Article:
Here’s a selected list of mentions, quotations, conferences and forums, and interviews involving my work. My work has been featured in places like The Wall Street Journal, HuffPost, ThinkProgress, Gawker, Yahoo! News, The White House Blog, The Washington Post, Fast Company, The Philadelphia Tribune, NPR, and Bloomberg, among others.
Alza en total de personas empleadas
EL VOCERO, August 19, 2018
TV interview on Boom/Bust
RT, June 20, 2018
Bernie Sanders Sends a Special Message to Millionaires on Valentine’s Day
AlterNet, February 14, 2018
AFT’s Weingarten Testifies at Puerto Rico Control Board
American Federation of Teachers, December 4, 2017
Reflections on Puerto Rico
Jubilee USA Network Council Meeting, November 9, 2017
Puerto Rico Rocked by Storm of Colonialism
Black Agenda Report, October 10, 2017
Bad Jobs And No Welfare Give Rise To A New Type Of Charity: The Diaper Bank
HuffPost, August 20, 2017
Radio interview on Puerto Rico, WORT 89.9 FM
A Public Affair, August 10, 2017
Silicon Valley Won’t Save You
Current Affairs, July 31, 2017
Unions Urge Slow-Down as Self-Driving Car Laws Pick Up Speed
Bloomberg, July 28, 2017
Un informe prevé una crisis fiscal más prolongada
El Nuevo Día, July 20, 2017
How Many Jobs Will Self-Driving Trucks Eliminate?
24/7 Wall St., May 23, 2017
2017 Future of Wealth Summit: Technology, Inclusion and Social Change
Center for Global Policy Solutions, April 26–28, 2017
How Driverless Vehicles Could Harm Professional Drivers Of Color
NPR, April 5, 2017
Capitol Hill Considers Labor Market Implications of Autonomous Vehicles
Congressional forum with Congressman Robert “Bobby” Scott (D-VA), April 3, 2017
Study: Driverless vehicles could speed workers to the poor house
The Louisiana Weekly, April 3, 2017
When the robots come for our jobs
Commercial Carrier Journal, March 30, 2017
4 Million Driving Jobs at Risk from Autonomous Vehicles: Report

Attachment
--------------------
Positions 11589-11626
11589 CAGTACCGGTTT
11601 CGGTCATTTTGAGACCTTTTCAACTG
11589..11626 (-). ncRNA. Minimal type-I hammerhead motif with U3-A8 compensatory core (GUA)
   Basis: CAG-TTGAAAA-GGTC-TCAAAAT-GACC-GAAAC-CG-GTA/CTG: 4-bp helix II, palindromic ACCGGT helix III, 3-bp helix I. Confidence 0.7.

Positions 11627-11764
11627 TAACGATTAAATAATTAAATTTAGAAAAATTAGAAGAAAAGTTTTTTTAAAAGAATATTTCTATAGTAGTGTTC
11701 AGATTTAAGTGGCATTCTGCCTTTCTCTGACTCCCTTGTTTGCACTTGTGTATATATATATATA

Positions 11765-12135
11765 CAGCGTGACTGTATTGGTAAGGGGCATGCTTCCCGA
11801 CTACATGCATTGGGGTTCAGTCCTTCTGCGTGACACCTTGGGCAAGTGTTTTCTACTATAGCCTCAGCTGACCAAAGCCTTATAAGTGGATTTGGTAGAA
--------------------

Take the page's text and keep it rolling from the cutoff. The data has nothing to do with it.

Insurance Journal, March 28, 2017
Lawmakers not ready for talks on job losses from automation
The Philadelphia Tribune, March 18, 2017
A Farewell To Truckers: Automation Will Make Driving Jobs All But Obsolete
Fast Company, March 16, 2017
Will New Transportation Technologies Affect Lower Income Households?
The Planetizen, August 8, 2016
Radio interview on inequality, the financial industry, and retirement
Sputnik News, June 29, 2016
Rep. Ellison Statement on Obama Administration Plan to Address Diaper Need
Congressman Keith Ellison (D-MN), March 10, 2016
The cruelest thing about buying diapers
The Washington Post, March 14, 2016
The Diaper Divide
The White House Blog, March 10, 2016
These choices become even more pressing because the lowest-income quintile of families with infants pay 14 percent of their income for diapers alone — an average of $936 for diapers per child each year, while many higher income families pay less than half that amount.
Note: While I’m glad to have my work used here and to have the issues related to the costs of diapers elevated, the initiatives launched here do not address the fundamental issue with diapers: they are a costly necessity.
White House enlists Silicon Valley to solve a low-tech problem: Affordable diapers
Yahoo News, March 10, 2016
This Tool Shows How Little Millionaires Pay Into Social Security